Having been in the antiquing business for several years—it still puzzles me. Why I bring this up, you may ask? Here’s why. Sunday, I took a few belated Valentine cupcakes to my good friend Cruella, who was not having a very good show by many accounts. I thought a few cupcakes would help cheer her up and take her mind off the dreadful show. Later on that afternoon, I was helping my buddy pack –which is no fun at all if you haven’t made any money! She told me that she had been talking to another dealer, who shared with her an article that had been written in the last week AJC regarding the Scott Antique Market. I already knew what Cruella was talking about; I had read the article regarding Eddie Ross, and I read his blog as well—I’m a fan. I’ll admit it; I love a good flea market find & how-to tips. But, basically, Cruella and many of her neighbors were a little dissatisfied with their venue being referred to as a flea market!
Basically, there is a long story with the Scott’s crowd involving the Lakewood flea market folks, quite frankly, I don’t know if you want to hear it. Being an antiques dealer and traveling to Europe to buy, there are many associated costs. For starters, you have your basic expenses, airfare, car rental, gas (try buying petrol in the U.K and you’ll see what I mean—how dare we Americans complain), food, and in my case a hubby who wants to spend my investment money on bacon and cheese toasties, and pints (it’s a good thing I did not go to France –he loves French food), show cost, & shipping. God help you if U.S. Customs inspects your shipments. That can become a huge expense that you, the savvy antique dealer, has the pleasure of paying for yourself. You actually have to pay Customs to search through your container against your will, and then to put it all back together again for you! And of course, depending on the airline agent’s mood, he may charge you for excess luggage. Having done many expense reports, this adds up! So, if you import your wares to the States, the word flea market is not exactly the word you want associated with your imported wares.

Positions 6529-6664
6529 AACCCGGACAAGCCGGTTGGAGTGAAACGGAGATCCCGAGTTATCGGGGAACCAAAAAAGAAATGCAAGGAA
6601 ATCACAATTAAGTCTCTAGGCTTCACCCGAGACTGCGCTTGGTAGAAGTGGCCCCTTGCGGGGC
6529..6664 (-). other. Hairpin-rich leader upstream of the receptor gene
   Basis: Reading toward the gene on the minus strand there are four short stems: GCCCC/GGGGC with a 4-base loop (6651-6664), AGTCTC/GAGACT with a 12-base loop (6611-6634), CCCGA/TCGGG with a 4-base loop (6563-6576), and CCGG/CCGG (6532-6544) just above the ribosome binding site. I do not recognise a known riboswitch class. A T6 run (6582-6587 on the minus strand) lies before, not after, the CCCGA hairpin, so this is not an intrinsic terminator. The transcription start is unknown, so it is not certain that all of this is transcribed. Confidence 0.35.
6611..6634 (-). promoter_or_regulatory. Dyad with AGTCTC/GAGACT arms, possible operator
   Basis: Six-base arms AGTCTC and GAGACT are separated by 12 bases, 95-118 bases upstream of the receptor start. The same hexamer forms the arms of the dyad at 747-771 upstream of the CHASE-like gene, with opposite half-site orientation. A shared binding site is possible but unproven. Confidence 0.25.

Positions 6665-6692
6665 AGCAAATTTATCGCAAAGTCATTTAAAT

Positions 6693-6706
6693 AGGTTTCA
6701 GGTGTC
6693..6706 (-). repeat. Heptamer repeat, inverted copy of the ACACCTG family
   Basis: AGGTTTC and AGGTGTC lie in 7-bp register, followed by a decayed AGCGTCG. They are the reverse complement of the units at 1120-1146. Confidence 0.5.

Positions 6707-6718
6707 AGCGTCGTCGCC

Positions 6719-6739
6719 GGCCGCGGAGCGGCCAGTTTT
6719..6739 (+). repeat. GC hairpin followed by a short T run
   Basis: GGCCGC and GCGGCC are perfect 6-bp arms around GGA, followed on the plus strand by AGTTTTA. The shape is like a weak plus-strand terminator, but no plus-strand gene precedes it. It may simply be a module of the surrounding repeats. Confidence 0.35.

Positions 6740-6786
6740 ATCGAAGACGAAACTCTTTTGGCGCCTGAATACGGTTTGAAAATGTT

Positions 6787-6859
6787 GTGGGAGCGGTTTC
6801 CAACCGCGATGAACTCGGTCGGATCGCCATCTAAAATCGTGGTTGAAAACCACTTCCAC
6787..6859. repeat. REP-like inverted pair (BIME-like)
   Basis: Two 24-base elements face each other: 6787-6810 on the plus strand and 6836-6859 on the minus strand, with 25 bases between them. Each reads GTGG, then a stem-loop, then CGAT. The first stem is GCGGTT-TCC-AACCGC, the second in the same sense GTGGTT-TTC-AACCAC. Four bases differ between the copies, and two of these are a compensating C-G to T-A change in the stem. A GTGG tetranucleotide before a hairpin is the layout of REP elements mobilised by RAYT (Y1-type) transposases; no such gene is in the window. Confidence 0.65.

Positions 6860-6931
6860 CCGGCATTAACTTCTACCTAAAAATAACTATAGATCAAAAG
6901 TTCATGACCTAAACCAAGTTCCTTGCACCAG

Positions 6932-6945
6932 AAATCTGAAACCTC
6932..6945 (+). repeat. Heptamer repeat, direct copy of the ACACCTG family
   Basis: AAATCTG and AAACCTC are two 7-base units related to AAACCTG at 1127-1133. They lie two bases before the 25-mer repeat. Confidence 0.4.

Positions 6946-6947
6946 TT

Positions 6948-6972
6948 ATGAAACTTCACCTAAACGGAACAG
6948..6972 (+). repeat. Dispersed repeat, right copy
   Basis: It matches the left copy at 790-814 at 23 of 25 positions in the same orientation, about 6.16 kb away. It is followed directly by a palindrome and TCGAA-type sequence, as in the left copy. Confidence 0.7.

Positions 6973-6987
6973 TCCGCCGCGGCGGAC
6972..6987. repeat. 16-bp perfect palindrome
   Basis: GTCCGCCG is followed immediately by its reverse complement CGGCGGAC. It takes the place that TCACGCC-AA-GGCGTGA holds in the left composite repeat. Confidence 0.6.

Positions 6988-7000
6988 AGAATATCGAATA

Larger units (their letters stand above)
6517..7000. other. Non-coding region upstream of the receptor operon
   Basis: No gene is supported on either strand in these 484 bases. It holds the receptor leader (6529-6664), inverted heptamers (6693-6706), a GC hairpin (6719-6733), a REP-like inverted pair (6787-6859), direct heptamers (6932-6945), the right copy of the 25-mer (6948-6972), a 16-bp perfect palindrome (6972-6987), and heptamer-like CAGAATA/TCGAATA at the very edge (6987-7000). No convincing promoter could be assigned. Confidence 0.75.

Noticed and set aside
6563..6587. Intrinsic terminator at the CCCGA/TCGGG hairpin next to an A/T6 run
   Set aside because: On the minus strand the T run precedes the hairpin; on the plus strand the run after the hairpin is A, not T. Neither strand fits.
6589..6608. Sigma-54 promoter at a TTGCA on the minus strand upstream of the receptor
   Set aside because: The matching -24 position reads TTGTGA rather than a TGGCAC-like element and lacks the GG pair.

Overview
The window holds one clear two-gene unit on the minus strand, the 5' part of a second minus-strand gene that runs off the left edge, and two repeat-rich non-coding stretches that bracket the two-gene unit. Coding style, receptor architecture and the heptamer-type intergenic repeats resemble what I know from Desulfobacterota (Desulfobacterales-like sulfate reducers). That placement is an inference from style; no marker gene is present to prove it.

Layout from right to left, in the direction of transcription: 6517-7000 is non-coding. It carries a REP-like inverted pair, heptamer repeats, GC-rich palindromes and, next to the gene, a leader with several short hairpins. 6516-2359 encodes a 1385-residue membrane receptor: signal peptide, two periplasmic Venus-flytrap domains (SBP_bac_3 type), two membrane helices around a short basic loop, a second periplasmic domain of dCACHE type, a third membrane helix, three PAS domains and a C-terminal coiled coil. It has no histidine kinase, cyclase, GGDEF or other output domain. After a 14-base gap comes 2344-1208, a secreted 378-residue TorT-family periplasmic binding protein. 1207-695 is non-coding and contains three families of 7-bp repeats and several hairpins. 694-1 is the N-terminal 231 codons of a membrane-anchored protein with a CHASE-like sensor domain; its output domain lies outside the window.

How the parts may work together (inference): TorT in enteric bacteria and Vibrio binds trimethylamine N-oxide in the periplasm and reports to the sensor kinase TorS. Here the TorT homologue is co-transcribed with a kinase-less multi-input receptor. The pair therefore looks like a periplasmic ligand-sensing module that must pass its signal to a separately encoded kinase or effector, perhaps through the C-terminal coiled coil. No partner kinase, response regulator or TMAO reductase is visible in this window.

Finally, there is also the Scott’s phenomenon where a few of the dealers shop the outside areas for stuff, and immediately take the items inside to sell for more. Pure and simple arbitrage, and I must admit, I’ve done it myself! (Just a few times though, to make up for toasty cheese sandwiches, pints, very bad shepherd’s pie (that I had to buy to feed my help, the hubby) , breakage of goods through transport (very hard to sell smashed Staffordshire plates), over-tipping porters, landlords increasing your rent, and all manners of other unforeseen business phenomenon !!!!
Really, the best advice I can give anyone shopping Scott’s is to get there early, early, early Thursday morning during setup. That is when most of the trading is going on! And for the flea market folks out there, yes, Scott’s has plenty of 1940’s Grandmother’s furniture but it also has a huge, huge variety of real true-blue English, French, Italian, and American antiques! I like to think there’s a little something for everyone!